Thinking about Investing in the Name Carl Icahn?
Tuesday, May 24th, 2016
Carl Icahn is one of the world’s most famous investors. Looking on the New York Stock Exchange, you can invest with him through his master limited partnership (MLP), Icahn Enterprises (IEP).
One area of concern we have previously discussed is the listing as an MLP fund. These can be a headache come tax time, as they have various rules that change the cost basis and how distributions are taxed. We recommend understanding the tax repercussions of these funds before investing in them.
Icahn Enterprises is in the sector of conglomerates, since they have various businesses within the MLP. These businesses are in investments, automotive, energy, metals, railcar, gaming, mining, food packaging, real estate, and home fashion. It has either majority or full ownership in companies such as Pep Boys, CVR Energy, American Railcar Industries, Tropicana, Trump Entertainment Resorts, WestPoint Home, and a few others.
The current price for Icahn Enterprises is $54.54, which is well off of its 52-week high of $92.20. The 52-week low is $42.50.
Sales as a whole for the most recent quarter were $3 billion, and net income was negative $837 million. Sales have declined 26% over the last twelve months, while EPS has fallen by 1,078% during the same time frame.
Looking at the valuation ratios, there are no earnings, which means there is no P/E. Price/sales of 0.55 isn’t too bad, as it is only slightly above the industry average of 0.49.
Price/tangible book is concerning at 67.53, well above the industry average of 3.9. This could be due to goodwill and other intangible assets that were taken on from the recent acquisition of Pep Boys. Price/cash flow is immaterial, which is concerning. Cash flow is very important for the success of any business.
Currently there is a dividend yield of 10.9%, but since there are no earnings, there is no payout ratio. With no earnings, the stability of that high yield may be in question.
The company has a lot of debt on the balance sheet, amounting to a total of $12.5 billion. This gives the company a very risky debt-to-equity of nearly 500%.
Looking deeper, you can see the investment section of the company had the biggest drag on the MLP, with a net loss of $983 million. A loss of $450 million was attributable to Icahn Enterprises.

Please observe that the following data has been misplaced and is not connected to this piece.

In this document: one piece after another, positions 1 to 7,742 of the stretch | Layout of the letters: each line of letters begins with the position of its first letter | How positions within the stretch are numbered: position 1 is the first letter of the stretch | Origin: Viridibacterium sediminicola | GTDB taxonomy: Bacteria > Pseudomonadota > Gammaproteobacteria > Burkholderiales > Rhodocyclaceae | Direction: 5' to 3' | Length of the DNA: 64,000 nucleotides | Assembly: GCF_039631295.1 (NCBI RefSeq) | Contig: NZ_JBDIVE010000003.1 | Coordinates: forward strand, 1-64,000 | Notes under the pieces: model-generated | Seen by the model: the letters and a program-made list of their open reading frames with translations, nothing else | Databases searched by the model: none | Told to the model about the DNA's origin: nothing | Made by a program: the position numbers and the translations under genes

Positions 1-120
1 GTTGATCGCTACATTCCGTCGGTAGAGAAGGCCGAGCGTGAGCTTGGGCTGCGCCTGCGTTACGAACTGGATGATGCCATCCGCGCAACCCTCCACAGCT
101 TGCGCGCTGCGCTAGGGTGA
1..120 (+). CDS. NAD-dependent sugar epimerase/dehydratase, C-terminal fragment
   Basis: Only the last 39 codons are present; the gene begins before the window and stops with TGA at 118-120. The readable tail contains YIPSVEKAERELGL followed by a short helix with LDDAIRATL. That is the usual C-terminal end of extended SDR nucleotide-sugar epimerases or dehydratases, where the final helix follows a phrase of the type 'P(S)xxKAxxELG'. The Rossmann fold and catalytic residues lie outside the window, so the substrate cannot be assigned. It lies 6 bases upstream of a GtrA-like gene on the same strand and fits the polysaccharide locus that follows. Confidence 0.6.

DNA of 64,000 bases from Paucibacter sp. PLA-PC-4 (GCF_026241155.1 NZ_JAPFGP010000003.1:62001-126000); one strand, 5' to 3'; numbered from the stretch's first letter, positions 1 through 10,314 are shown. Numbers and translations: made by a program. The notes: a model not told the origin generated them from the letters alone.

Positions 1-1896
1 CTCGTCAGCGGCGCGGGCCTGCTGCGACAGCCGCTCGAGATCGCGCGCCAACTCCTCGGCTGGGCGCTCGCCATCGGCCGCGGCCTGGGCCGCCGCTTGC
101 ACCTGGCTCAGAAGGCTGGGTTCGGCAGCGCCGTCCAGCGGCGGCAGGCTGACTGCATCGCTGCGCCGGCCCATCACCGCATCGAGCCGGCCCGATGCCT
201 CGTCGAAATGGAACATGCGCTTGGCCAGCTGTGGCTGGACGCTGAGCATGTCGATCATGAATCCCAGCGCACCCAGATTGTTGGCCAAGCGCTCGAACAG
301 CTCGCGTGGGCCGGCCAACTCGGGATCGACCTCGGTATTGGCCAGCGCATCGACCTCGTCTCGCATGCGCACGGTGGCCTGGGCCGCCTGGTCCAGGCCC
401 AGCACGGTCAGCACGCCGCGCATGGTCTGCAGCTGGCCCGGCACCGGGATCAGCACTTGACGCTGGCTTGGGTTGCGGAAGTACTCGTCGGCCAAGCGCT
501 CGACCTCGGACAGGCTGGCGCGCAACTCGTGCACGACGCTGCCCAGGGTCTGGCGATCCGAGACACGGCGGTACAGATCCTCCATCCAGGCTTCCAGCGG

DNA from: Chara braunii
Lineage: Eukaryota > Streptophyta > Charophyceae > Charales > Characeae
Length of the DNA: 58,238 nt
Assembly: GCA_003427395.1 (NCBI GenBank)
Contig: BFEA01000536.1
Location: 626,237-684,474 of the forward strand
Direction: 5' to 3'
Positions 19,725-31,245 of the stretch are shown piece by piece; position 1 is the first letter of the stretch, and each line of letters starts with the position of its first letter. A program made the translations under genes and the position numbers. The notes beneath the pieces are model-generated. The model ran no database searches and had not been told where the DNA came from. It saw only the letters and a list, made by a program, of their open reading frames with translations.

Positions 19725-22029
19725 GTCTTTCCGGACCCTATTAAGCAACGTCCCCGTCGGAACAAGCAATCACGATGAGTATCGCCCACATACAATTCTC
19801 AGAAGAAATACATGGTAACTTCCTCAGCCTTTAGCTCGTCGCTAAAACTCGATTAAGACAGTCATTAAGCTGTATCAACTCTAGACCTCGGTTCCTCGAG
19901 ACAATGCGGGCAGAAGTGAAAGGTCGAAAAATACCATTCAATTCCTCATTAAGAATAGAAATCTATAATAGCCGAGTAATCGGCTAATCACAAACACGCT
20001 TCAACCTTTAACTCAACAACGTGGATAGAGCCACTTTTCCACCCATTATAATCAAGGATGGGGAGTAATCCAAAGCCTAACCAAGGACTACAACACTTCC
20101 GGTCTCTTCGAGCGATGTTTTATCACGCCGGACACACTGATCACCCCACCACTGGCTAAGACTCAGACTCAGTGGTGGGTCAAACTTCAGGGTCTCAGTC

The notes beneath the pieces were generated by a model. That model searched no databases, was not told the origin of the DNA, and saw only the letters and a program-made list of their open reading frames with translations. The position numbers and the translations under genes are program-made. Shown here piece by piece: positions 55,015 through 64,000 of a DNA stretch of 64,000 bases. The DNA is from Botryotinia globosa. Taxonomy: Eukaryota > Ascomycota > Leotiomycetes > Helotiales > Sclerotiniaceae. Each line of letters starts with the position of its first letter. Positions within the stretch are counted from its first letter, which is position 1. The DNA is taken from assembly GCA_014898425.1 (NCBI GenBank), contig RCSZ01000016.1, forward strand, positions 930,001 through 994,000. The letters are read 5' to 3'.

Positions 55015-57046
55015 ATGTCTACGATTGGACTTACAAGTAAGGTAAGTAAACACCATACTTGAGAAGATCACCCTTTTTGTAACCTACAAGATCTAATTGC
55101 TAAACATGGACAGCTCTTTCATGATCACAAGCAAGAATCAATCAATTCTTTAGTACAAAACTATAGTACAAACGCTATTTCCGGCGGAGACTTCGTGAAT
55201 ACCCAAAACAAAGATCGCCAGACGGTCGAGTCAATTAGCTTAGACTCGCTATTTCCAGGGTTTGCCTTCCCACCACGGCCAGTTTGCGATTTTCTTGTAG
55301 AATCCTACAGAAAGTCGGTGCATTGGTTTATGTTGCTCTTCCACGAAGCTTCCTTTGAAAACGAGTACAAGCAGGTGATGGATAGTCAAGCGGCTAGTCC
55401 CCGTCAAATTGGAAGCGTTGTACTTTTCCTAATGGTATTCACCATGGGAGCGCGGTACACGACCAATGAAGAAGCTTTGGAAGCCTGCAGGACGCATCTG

The investment portion of the business is mainly run through what was previously Icahn’s hedge fund, but in 2011 Icahn returned outside money. This left himself and the entity Icahn Enterprises as the dominant holders.
Icahn is a big risk taker, which can be seen by the use of leverage in his fund. In the recent quarterly report, it was disclosed the fund’s long exposure was 164% of the fund’s capital and the total short position was 313%. This gives the fund a net short position of 149%. This is far above the net short position of 25% Icahn held at the end of 2015.
Icahn has been very vocal about his concerns surrounding the market. If there is a fallout, he could benefit greatly. It is also unclear what exactly he is currently shorting in his fund. This raises an area of concern, because as an investor you should want to know what he is shorting.
Last week, we discussed the idea of using a hedge on your portfolio by using an inverse correlation fund. By no means is Icahn using a hedge; he is betting that the market will fall and if it doesn’t, he could lose big time.
So far Icahn has been wrong, and that can be seen in the poor performance of his fund. In the first quarter it was down 12.8%; this follows a poor showing in 2015 when it fell by 18%.
To put this into perspective, had you invested $100,000 January 1, 2015 it would be worth approximately $71,500.
Icahn personally owns about a 90% stake in Icahn Enterprises. This essentially gives him the rights to do as he pleases with the entity.
While he has had a long track record of success, all the leverage he has deployed could send Icahn and his fund on a quick downward spiral if he is wrong.
Do you have a question or a company you'd like me to take a look at? Email me at Chase@WilseyAssetManagement.com!
Chase is a financial analyst for Wilsey Asset Management and can be heard every Saturday at 8 a.m. on KFMB AM760 as the co-host for the Smart Investing show with his father Brent Wilsey. Information is provided by Reuters.
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